The Milton Bradley corporation produced some of the most memorable family-friendly board games in history, like Operation, Candy Land, and Chutes and Ladders, before being purchased by Hasbro. Their games aren't as innocent and carefree as everyone believes, though; they have weird histories. In fact, there are strange stories behind many children’s games.
The Bradley company was actually established during the Civil War and heavily influenced by Abraham Lincoln. After enduring that history-changing conflict, the Great Depression, and both World Wars, it's unsurprising that the company's colorful products have darker undertones. You can solve these games easily, but they're more complicated than most people think.
In 1946, San Diego schoolteacher Eleanor Abbott created Candy Land for children suffering from polio. The board was made very colorful and imaginative because it served as a diversion for bedridden, severely ill children. Abbott later sold the game to Milton Bradley. When it was released by the corporation in 1949, it sold for $1.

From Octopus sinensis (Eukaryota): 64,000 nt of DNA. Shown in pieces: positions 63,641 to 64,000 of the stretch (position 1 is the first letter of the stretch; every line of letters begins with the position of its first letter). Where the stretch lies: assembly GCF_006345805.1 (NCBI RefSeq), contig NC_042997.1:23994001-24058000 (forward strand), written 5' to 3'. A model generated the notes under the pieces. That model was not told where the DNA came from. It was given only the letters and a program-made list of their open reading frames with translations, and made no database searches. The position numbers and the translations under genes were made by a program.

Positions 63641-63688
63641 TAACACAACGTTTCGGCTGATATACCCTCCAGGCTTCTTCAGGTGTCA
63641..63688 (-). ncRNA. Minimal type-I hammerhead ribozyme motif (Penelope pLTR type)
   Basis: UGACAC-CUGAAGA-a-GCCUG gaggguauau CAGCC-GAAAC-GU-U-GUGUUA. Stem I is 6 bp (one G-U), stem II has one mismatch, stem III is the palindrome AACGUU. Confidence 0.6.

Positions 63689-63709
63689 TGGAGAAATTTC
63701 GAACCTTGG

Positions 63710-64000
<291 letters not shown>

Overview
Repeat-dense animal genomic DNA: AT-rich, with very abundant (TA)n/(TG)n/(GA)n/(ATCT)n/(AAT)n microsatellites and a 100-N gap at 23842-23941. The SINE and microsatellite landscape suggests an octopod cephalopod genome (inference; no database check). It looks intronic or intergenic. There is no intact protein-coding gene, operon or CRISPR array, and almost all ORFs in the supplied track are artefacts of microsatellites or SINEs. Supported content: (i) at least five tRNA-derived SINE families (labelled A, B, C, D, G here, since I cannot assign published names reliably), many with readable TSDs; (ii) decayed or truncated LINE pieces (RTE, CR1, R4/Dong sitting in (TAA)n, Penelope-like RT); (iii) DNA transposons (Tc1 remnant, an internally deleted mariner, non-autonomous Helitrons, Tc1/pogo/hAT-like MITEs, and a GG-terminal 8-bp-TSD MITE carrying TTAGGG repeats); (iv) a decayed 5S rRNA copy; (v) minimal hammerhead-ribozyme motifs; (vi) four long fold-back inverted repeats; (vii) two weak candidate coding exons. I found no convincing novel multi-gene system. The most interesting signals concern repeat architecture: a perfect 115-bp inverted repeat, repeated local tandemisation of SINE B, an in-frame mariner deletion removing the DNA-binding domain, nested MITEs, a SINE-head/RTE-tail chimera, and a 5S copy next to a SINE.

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Miniature Games Entertained Soldiers During The Civil War
During the Civil War, soldiers were often left for long periods of time with few opportunities for amusement. Milton Bradley helped alleviate that problem by producing miniature versions of chess, checkers, and other games. The travel-size versions were sent to the Union soldiers. In fact, Bradley's creation, the Checkered Game of Life, became the country's first travel-size game.
Twister may seem like an innocent game; it's even been inducted into the Toy Hall of Fame as of 2015. The interactive experience used to be considered quite risque, though. In 1966, the game was deemed too inappropriate for the Sears catalog. Critics even called Twister “sex in a box.” Due to the backlash, Milton Bradley halted production.
Johnny Carson and Eva Gabor played Twister on The Tonight Show later that year, revitalizing the game's image. About three million editions sold in 1967.
John Spinello created the prototype for Operation as a school project in 1964. He received top marks on the assignment, then sold the rights to the Milton Bradley corporation for $500. After inflation, that amount is worth less than $4,000. Operation has since earned about $40 million. Tragically, in 2014, Spinello couldn't afford his own surgeries; he didn't have health care. The original Operation creator crowd-sourced to raise money, even selling his prototype.